It’s unlikely that Spencer Squire’s debut feature “Abandoned” will be keeping anybody up at night. At a time when the horror genre is going through a (mostly female-led) renaissance with films like “Raw,” “Censor,” “Saint Maud,” “Relic,” and “The Babadook,” “Abandoned” feels like the prosaic coup de grâce which has been threatening the jump-scare chillers for the last ten years. And that’s not because it’s especially bad or clumsy in the way, say, “The Nun” or the recent “Candyman” remake was. Rather because all its tricks are blandly on display here—the doors in desperate need of WD-40; the glacial specters at the window; the creepy, giggling child; the inevitable possession—as is their distinct lack of novel combinations.
The plot will no doubt sound familiar to horrorphiles. Sara (Emma Roberts), a teacher suffering from postnatal depression, moves into a large farmhouse with her husband, Alex (John Gallagher Jr.), and their infant son, Liam. The house seems primed for a young family looking to build a life in the country; it even has a barn for the various buckets and bolt guns necessary for Alex’s veterinary practice. During the viewing, Sara asks why the house has been on the market for so long. The wheedling estate agent’s smiley face falls as she’s forced to tell them about the “incident” that occurred there forty years ago—a “suicide,” she informs them, before correcting herself, “well, a double homicide.” Not opposed to a little haunting, but still with very little apparent enthusiasm, the couple agrees to take it. Alex duly puts down his signature and, in so doing, signs them up for a lot more than happy home-owning.
This is really the only gear shift in the movie. From that point on, the story unfolds in sporadic but inevitable revelations. While Alex starts working late, introducing himself to the surrounding farmers—one of whom is so vacant and predatory that he wouldn’t be out of place in the backwaters of “Deliverance”—Sara uncovers old photographs and police reports of the fateful incident, in which a girl named Anna killed her baby and then her father, or so the estate agent said; for as Sara discovers, the reports make no mention of the child. Days go by, and Sara’s personality starts to fracture: she ties her hair back with a ribbon once belonging to Anna; misplaces Liam’s toys and her creepy childhood music box, which, when opened (as it frequently is) starts a ballerina pirouetting to a sad lullaby; is pestered non-stop by swarms of flies during the day, the same flies seen resting on the cheek of the deceased Anna Solomon; and at night she’s kept awake by the voices and footfalls of children playing behind the wardrobe. Although somewhat derivative, this layering of spirit influences on top of mania on top of reality is played to great effect in the beginning, in part due to Roberts’ strange sleepwalker stupor, her acute loneliness, and her unconfessed dissatisfactions with the ways of traditional marriage, but also due to Michael Shannon’s performance as the peculiar neighbor, Chris, whose quiet yet tormented demeanor seems to hold the key to Anna’s case.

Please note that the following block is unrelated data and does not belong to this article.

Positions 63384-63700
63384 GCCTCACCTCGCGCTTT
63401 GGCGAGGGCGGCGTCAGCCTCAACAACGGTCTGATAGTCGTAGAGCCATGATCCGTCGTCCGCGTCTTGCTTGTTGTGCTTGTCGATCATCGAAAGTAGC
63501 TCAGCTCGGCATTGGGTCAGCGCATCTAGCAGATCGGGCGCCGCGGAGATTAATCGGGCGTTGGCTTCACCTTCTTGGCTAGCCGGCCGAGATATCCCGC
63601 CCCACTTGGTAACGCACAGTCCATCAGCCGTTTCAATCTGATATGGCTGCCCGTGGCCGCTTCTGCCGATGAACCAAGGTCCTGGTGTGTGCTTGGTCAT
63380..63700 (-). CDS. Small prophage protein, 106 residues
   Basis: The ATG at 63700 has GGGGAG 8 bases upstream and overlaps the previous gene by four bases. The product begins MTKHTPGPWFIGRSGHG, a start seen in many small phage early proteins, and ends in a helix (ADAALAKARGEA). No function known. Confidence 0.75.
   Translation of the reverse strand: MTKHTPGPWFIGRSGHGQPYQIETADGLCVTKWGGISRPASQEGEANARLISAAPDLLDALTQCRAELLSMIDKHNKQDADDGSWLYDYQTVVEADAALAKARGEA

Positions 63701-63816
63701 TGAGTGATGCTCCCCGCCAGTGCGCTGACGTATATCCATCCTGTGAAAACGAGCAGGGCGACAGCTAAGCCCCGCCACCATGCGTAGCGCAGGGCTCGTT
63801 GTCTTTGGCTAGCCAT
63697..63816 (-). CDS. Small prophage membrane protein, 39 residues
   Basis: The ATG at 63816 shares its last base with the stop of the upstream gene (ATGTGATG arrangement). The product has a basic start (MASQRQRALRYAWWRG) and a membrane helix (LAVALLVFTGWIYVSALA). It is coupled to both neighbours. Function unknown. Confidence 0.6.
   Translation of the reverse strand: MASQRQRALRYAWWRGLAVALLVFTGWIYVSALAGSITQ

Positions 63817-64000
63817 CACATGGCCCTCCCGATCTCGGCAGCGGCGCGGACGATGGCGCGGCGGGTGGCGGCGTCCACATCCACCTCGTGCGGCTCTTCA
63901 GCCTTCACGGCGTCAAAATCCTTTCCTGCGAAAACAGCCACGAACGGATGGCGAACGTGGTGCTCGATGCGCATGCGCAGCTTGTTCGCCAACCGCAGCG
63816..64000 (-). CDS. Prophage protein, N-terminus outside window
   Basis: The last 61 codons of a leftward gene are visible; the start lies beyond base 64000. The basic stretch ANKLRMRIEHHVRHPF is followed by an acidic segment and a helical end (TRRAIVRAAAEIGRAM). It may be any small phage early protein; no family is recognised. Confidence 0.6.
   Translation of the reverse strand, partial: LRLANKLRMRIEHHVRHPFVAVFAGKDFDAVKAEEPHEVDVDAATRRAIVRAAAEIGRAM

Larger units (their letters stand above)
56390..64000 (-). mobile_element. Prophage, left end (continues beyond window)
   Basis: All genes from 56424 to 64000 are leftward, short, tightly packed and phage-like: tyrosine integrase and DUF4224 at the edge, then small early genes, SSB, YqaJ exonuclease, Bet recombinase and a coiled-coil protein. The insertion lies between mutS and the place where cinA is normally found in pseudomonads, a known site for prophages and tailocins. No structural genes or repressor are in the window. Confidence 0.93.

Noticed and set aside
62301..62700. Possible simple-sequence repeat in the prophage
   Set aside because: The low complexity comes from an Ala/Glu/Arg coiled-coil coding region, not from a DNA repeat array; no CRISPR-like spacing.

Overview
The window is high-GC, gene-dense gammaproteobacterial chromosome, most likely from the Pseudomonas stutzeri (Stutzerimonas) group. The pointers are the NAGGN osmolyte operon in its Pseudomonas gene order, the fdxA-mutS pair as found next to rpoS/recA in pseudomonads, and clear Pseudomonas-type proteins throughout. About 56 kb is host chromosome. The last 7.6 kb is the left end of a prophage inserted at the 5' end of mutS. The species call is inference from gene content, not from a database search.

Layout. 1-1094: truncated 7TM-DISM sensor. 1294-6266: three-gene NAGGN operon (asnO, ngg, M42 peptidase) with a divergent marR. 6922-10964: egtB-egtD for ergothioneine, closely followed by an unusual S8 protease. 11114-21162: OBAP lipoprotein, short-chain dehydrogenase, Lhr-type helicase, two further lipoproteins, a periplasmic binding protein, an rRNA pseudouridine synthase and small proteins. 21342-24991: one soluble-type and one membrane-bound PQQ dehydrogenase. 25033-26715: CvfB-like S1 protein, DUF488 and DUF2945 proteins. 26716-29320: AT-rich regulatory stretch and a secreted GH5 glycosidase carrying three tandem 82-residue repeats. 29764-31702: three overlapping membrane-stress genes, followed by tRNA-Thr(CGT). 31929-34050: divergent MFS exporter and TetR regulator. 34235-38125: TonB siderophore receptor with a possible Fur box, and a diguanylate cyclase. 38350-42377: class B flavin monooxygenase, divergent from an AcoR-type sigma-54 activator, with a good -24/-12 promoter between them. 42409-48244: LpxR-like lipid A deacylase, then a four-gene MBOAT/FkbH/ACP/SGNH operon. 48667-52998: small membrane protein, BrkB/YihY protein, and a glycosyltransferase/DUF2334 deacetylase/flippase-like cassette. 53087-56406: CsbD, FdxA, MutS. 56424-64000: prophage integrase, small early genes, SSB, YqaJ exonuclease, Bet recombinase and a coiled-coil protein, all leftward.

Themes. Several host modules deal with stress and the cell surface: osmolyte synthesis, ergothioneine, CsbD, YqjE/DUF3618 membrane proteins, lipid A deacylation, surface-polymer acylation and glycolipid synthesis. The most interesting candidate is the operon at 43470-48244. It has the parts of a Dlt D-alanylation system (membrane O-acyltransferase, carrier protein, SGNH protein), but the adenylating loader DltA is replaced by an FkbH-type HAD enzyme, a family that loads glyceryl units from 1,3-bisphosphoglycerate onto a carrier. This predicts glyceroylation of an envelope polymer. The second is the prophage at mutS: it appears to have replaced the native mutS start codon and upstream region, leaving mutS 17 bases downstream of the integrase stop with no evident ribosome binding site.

Each phantasmal element is eventually dialed up to 11, setting up a murderous, Jack Torrance-ish finale that sadly never comes. (The film’s actual ending—upbeat but reactionary—is sure to lose as many audiences as it wins over.) Instead, the film stays in its singular, elemental mode, cycling through the various noises and apparitions, only with more flickering lights (the usual ‘Why does nobody turn a damn light on around here?’ syndrome), more preternatural visits, and with an increasingly hyperactive string accompaniment. Which is all to say that it quickly exhausts its key ideas. And you can hear the warning shot during the first act when Squire tries to add to his delicate chamber piece a play-within-a-play involving Alex’s troubles euthanizing a litter of sick pigs; the parallels of this side story to the broader plot are so undisguised as to be uninteresting, and the turmoil and tension of his planning and then firing the bolt gun is subdued, to say the least.
For the most part, Squire stays faithful to his self-enforced rule of only using “non-gratuitous tropes of genre storytelling,” as he puts it in the film’s press statement. There aren’t any crosses turning upside down, no explicit exorcisms (although a psychiatrist visits Sara at one point), and no unnecessary blood spatter to vent the climactic tension. But like its chi-chi sibling, “mother!,” and its boring cousin, “Things Heard & Seen,” the primary effect of “Abandoned” is to remind you of the virtuosity and widespread under-appreciation of Robert Altman’s “Images.” There, not only do the three elements (marital strain; unbridled mania; lurking phantoms) coalesce into a thrillingly hypnotic point of view, they also morph and evolve (as opposed to just growing ever more intense) towards a truly satisfying—and deservedly bloody—end. Where “Abandoned” really works, it’s as a pastiche of Altman’s horrifying phantasmagoria. (This is also this same heady mix of ethereal horror that Kubrick remodeled some eight years later into the symphonic fever dream of the Overlook Hotel.)
Maybe two or three years ago, “Abandoned” could’ve passed into the psycho-horror canon relatively unnoticed. But now, with slick, high-concept B-pictures like Rose Glass’ “Saint Maud” opting for slowly-built dread over sheer hit-rate of scares, something as timid and procedural as “Abandoned” feels more and more anachronistic, like the last remnant of the “Paranormal Activity” age. Ultimately, neither Squire nor Roberts nor Gallagher Jr. really puts a foot wrong in this movie, but that’s chiefly because the whole thing is standing still. [C]